26 FEBRUARY 1910, Page 18

[To snit EDITOR OF THE "SeactsToa."1 Sin,—Your correspondent's " etymology

" proves one thing,— namely, that Moliere's Docteur (who is really much older than :Moliere) and his race are not yet extinct:— "Le Docteur. Savez-vous vient le mot bonnet?

Gorgsbus. Nenni.

Le Docteur. Cela vient de bonum est, • bon est, voile qui eat bon,' parce qu'il garantit des catarrhes et flusions."

—La Jalousie du. Earbouille.

Such etymologies are quite easy, and only need a little imagination without any book-learning. (e.g., bonfire : "good'

fire, because it makes a good blaze"; bumboat: "good! boat,

because it contains good things " ; Bombay': "'Bonne Bale ! ' exclamation of the first discoverers, &a., &c.), and apparently'

they amused Moliere's audiences. In his day, moreover, they' were quite safe, as there were no Littresi 'Grimtns, attrr Hurrays to contradict them. In the- common. version of the story of " Pumpernickel " the words are attributed to Napoleon himself, and' this- is' the more probable version; since it would be difficult to prove that the Emperor never possessed a horse called 'Nicol' or Nickel.' Perhaps he did, but no matter ! " Pumpernickel " is a real German word of' quite respectable age, meaning a noisy goblin (puntpera : roll,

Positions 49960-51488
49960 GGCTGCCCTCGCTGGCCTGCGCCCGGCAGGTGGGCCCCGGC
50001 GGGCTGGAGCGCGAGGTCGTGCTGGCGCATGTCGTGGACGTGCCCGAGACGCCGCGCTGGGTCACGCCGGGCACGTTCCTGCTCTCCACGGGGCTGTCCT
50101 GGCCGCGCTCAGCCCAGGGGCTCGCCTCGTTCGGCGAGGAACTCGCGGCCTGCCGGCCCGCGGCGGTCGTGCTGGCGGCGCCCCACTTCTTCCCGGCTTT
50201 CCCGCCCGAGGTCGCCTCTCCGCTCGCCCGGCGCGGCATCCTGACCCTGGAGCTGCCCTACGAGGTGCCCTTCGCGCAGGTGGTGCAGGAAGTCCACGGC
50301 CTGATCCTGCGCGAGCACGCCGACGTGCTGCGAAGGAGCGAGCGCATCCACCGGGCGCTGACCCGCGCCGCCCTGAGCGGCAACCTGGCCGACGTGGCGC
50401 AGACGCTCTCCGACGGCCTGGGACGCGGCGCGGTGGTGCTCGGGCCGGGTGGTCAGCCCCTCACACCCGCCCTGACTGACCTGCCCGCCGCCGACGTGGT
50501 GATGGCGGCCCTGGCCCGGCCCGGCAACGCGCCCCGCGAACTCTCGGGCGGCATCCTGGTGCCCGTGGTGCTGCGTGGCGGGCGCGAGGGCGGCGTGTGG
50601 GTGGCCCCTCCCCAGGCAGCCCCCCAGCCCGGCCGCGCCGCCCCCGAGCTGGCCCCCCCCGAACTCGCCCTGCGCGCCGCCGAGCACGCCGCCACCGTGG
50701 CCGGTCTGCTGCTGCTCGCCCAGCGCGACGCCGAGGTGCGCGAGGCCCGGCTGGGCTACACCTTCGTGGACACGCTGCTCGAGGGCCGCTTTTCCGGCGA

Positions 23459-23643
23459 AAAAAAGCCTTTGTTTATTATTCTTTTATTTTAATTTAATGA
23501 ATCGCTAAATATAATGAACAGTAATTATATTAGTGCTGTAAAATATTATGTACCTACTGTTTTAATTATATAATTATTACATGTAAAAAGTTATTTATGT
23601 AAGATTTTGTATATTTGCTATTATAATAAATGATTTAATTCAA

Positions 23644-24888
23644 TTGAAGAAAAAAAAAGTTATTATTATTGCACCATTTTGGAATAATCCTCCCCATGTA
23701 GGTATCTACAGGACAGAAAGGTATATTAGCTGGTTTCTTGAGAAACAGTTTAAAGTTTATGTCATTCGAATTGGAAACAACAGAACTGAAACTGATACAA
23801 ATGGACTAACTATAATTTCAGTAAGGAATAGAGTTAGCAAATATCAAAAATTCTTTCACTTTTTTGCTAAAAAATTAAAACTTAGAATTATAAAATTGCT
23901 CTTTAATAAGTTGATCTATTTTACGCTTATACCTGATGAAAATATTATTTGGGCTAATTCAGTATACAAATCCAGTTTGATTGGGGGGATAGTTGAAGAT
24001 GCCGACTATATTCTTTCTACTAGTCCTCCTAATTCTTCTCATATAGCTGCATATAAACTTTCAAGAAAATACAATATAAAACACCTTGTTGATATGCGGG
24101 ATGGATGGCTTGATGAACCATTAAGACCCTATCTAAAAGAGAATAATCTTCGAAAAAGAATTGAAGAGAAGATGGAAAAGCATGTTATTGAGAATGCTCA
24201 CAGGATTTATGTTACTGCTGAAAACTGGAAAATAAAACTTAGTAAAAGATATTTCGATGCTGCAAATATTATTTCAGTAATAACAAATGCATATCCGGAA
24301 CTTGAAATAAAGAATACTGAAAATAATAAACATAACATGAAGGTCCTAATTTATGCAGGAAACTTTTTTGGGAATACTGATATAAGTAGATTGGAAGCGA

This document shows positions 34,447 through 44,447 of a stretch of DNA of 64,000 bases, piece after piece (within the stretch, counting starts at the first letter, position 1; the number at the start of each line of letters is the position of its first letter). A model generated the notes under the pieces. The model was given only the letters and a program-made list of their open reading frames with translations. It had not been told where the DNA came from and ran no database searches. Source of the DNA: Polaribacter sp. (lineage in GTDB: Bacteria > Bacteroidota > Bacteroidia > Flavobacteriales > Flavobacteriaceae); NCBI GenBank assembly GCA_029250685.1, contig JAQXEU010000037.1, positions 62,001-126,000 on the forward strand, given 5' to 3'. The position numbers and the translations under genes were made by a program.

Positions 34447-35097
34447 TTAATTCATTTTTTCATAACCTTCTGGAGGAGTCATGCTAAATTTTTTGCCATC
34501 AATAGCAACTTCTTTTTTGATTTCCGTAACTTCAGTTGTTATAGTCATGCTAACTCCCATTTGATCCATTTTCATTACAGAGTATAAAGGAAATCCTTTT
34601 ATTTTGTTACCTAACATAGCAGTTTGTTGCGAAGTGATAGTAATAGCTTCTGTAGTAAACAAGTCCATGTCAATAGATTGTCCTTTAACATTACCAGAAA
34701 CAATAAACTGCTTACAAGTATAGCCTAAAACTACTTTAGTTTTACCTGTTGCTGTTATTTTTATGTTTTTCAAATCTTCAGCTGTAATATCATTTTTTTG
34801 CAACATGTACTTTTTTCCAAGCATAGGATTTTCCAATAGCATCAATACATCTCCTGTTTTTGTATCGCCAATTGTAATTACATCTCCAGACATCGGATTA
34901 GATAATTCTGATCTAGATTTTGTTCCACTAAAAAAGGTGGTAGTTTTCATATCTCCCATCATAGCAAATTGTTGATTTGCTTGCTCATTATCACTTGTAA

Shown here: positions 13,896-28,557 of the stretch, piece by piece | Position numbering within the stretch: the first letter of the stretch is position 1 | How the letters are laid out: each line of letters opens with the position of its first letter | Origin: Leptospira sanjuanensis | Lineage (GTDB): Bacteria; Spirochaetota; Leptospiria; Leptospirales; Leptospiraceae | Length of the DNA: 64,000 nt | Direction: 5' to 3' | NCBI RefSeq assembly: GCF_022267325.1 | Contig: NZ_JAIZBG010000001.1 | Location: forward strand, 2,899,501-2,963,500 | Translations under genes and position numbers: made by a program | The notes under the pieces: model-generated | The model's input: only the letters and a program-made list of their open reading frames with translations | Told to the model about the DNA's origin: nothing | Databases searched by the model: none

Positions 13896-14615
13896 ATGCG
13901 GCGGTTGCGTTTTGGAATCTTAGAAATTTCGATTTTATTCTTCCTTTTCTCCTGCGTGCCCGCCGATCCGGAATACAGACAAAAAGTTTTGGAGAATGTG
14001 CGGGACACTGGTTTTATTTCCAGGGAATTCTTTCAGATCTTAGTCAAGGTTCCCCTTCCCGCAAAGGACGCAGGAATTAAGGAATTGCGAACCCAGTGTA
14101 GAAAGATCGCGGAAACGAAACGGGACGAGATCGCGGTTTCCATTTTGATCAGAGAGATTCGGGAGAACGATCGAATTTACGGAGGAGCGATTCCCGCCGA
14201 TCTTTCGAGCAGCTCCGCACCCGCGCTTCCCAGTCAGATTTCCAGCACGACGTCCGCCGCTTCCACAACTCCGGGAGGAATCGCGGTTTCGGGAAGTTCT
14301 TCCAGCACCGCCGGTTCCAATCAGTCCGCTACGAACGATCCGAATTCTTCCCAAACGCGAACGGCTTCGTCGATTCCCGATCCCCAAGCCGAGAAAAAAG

rumble, and Nickel), also an awkward clown of short stature, and the name was transferred, probably by the soldiers-of the Thirty Years' War, to the coarse Westphalian black bread

which was baked in squat loaves. See Logau :— " Heist marcipan soldatenbrot? so essens nur die groszen, Der arme knecht der mag sich am pompernickel stoszen."

Logan was an epigram-writer of the seventeenth century.---.